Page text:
Friday, May 10, 2019

Unusual Reforms in Saudi Arabia During Ramadan

Saudi Arabia Tells Mosques to Lower Call to Prayer and Causes Controversy

Days before the holy month of Ramadan, the Saudi Ministry of Islamic Affairs has given instructions to lower the sound of the Muslim call to prayer, (adhan) because of complaints from people who live near mosques who said that it disturbs them.

In a video posted on Twitter by the ministry, Minister of Islamic Affairs Abdullatif bin Abdulaziz Al Ash-Shaikh said that the call to prayer is an obligation but not at the expenses of others.

Al Ash-Shaikh explained that lowering mosques’ loudspeakers is important so they will not overlap with nearby mosques’ loudspeakers. He said, “It is causing confusion to the worshipers and residents of the nearby neighbourhood to the mosque, and loses its prestige and spirituality.”

Many Saudis agreed with the ministry’s decision and called for the government to impose fines on mosques that did not respect the guideline.

Others opposed to the ministry’s arrangement argue that the adhan should be loud, especially during Ramadan, saying it gives them spiritual comfort.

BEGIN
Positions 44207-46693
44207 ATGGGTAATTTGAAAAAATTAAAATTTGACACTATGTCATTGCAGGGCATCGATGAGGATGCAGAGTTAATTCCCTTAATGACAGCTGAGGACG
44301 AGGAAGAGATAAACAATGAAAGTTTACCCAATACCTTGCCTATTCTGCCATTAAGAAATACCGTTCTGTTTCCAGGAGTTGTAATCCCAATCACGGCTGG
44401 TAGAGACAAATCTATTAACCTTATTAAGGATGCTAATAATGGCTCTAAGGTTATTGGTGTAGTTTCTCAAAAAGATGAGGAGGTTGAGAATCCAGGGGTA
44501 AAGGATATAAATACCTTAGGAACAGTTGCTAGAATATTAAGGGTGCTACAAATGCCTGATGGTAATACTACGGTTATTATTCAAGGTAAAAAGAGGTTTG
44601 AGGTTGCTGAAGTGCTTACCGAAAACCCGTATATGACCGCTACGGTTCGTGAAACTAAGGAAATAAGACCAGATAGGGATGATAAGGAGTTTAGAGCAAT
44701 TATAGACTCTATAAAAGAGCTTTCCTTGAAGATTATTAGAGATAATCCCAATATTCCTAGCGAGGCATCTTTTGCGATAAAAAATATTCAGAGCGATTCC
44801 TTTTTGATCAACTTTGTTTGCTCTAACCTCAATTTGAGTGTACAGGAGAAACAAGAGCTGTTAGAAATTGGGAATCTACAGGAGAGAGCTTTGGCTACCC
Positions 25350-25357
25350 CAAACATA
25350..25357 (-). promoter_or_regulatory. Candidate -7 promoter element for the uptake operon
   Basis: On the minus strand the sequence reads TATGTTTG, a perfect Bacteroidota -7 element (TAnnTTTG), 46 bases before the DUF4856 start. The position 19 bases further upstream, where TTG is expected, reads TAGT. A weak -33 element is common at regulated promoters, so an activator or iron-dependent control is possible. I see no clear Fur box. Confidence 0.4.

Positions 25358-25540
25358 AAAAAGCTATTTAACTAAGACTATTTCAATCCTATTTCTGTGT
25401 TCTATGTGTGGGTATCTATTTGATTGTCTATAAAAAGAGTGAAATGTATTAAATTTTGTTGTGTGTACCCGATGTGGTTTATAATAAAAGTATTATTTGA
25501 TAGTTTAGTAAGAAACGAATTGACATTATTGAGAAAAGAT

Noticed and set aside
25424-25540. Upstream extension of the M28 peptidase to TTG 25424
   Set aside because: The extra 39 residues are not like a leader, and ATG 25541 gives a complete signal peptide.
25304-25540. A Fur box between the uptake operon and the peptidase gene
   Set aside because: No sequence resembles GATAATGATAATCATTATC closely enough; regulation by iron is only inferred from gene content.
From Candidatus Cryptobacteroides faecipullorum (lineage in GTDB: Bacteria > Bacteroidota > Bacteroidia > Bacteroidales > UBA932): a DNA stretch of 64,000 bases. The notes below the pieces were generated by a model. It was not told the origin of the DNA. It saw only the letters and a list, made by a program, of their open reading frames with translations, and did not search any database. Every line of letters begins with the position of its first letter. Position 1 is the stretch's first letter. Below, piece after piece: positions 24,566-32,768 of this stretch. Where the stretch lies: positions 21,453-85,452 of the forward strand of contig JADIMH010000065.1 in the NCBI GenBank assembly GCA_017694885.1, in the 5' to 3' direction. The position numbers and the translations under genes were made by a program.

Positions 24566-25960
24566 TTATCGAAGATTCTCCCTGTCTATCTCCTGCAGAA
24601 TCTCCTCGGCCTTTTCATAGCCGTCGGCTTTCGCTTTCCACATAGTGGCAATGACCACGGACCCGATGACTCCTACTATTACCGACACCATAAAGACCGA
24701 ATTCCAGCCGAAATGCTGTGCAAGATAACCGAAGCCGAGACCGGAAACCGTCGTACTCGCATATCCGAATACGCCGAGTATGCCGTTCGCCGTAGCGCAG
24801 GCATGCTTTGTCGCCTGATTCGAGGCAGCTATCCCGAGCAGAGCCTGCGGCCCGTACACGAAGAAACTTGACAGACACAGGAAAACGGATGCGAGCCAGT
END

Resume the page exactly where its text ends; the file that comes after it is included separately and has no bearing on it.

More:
The ministry has also given instructions to “set the sound level to four because of mosques’ proximity to each other, in order to prevent disturbance and interference with other adhans, which disrupts worshipers in other mosques.”

Surprise! Shisha is back!

In its first session of Ramadan, on May 6, the Consultative Assembly of Saudi Arabia, or the Shura Council, approved the provision of Shisha products in the restaurants and cafes of Saudi cities, “according to specific regulations,” reported the Saudi newspaper Ajel (

The provisions were conditioned by the imposition of an up to 100% high tax rate on the suppliers.

The product is banned for individuals under the age of 18.

The decision appears to be in accordance with the Saudi Crown Prince Mohammed bin Salman’s Vision 2030 reform plan. The plan calls for opening the Saudi kingdom to the world.

Saudi Arabia has recently allowed women to drive and lifted the ban on cinemas and artistic festivals.

However, the proposal does not make reference to the ban of “shisha” in public places imposed a few years ago in Saudi Arabia.


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